Back then I joined a local UFO research group, and we were given a little training in interviewing people by one of our members who was a journalist, and we interviewed folks in our locality who had reported UFOs, either to us or to the local media. Reports were sent to the Cambridge University UFO research group, an unofficial student body.
    No Internet then, so things moved pretty slowly, and it might be a week or so after an event that we got to know about it, and maybe two weeks before we could get a weekend day free to go visit somebody. A couple of hairy hippies arriving on a battered motorbike wasn't always the best introduction to people living in the sticks, but most folks were good enough to set us down with a cup of tea while they told us their story. Although we found a few nutters, most folks were straightforward people who just felt somebody higher up the scale ought to know about it. Many of the older people had been through WW2 and felt our government wasn't taking UFO reports seriously. We took folks' stories down as they told them, apart from clarifying relevant items. We had forms of Q&A prepared by Cambridge, so most things got covered. It was interesting, but small-time stuff.


    After a few years I kind of dropped out of it; it was one of those mysteries you felt you weren't getting any closer to. The UFO lectures I attended were quite a lot of hot air, with a few bright ideas mixed in, but not many boots on the ground. Spirituality started getting into some parts of the UFO scene too, and I'm not a highly spiritual person, as you might have guessed by some of my ramblings on here. Gradually my UFO interest waned away.


    As Dr Greer said, it is a huge subject affecting most of the fundamentals on which our present-day society is based, especially the non-scientific ones.
    Science should be able to expand to take in new information and work with it, so long as it isn't shackled by commercial interests, but some established control concepts, such as some political philosophies, and some religions, may be unable or unwilling to do that. So if any information is officially released, I would expect it to be generously doctored and drip-fed over a period of years, with the same kind of people we have in charge now trying desperately to stay in control.

    Your 8-part (!) video was great, very thought-provoking too, boxvan.
    Seems like whatever subject gets looked into ends up with money and corporate greed being responsible for secrecy, whether it's UFOs, or 'defence' spending, or pharmaceuticals, or our food, or the state of our housing.


    I guess we need a few aliens like Overlord Karallen in 'Childhood's End', Arthur C. Clarke's famous novel about a benign alien invasion.

    What that Canadian former Defence Minister was saying was pretty much the same line as what we were hearing from the 'Space Brother' cults way back in the 1970's: That war and greed will destroy humanity if the people in charge do not have more respect for the planet and the rest of humankind. Sadly the world situation hasn't improved since then; if anything, it's gotten worse.


    Whether the guy is shooting a line or whether he really knows something of what is going on is debatable, but his ideas are in the right place.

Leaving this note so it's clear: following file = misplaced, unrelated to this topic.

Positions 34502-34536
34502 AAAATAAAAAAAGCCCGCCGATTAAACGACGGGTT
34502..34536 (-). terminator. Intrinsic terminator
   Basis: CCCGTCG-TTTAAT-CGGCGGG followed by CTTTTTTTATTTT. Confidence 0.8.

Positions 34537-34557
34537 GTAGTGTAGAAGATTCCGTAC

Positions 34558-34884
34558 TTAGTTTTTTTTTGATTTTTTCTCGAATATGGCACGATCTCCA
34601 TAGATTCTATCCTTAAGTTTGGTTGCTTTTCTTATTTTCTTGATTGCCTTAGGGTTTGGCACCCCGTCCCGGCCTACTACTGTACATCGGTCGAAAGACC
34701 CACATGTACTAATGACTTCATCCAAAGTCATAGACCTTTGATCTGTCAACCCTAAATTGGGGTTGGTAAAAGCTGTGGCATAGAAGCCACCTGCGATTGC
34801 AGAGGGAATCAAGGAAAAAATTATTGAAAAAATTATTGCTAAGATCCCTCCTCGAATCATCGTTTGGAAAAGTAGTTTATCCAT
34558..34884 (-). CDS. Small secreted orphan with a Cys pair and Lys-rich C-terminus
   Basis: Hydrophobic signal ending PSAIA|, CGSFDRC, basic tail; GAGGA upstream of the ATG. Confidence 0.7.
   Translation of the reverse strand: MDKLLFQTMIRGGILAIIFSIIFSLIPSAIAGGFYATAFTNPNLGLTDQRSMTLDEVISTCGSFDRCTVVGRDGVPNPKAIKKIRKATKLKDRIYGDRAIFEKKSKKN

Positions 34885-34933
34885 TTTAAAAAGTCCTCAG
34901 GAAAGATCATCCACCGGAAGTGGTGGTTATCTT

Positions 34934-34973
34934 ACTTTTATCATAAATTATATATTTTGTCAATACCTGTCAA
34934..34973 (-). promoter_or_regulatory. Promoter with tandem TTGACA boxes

An idea put forward by the scientist Carl Sagan and others was that every intelligent technically-evolved planetary society went through a period of great danger to themselves, when their technology outgrew their morality, if you like, and during this period the chances of them destroying themselves were very high.

    Whether by planetary destructive war, or by systematic degradation of their planetary ecosphere, out-stripping their resources, etc, or a deadly combination of these things. Those who didn't make it - the great majority - went back to swinging in the trees and hunting animals with rocks again (Or whatever the alien equivalent was), and if they were lucky might get a slim chance at climbing back again, until they repeated their error.


    This was maybe the reason that there aren't myriads of alien races flitting around the galaxy visiting us, and each other. A lot of them started out on the evolutionary journey to the stars, but not many made it.

    Fully agree with AW and Mayfly. You just got to filter it through your own head and your own reasoning. There are plenty Indy web sites as well as the usual big propaganda ones; we're not stuck for choice - yet.


    We don't have a tv at home, so we miss the usual crap, but it's quite an eye-opener when we visit with someone who has it turned on most of the waking hours - "You, like, sit and watch this garbage all day?"


    Seems like some folks can't even switch it off when you visit them; they kind of reply slowly, intent on that imposing 42" screen. I wonder is it kind of dominating them?

    In all the untold billions of years that this present universe has been in existence, the life in it has evolved patterns of dealing with pretty much anything that happens, ranging from the very simple to the very complex. So it logically follows that it has had a long time and much experience of dealing with the energy charges of life-forms that have died. These too will follow a natural process, there can be no alternative.
    So no beliefs, no religions, no particular philosophical ideas, can have any effect on this natural process. It just is. Quite what form the process takes, we can only surmise.
    Perhaps when we die here, our consciousness is going home.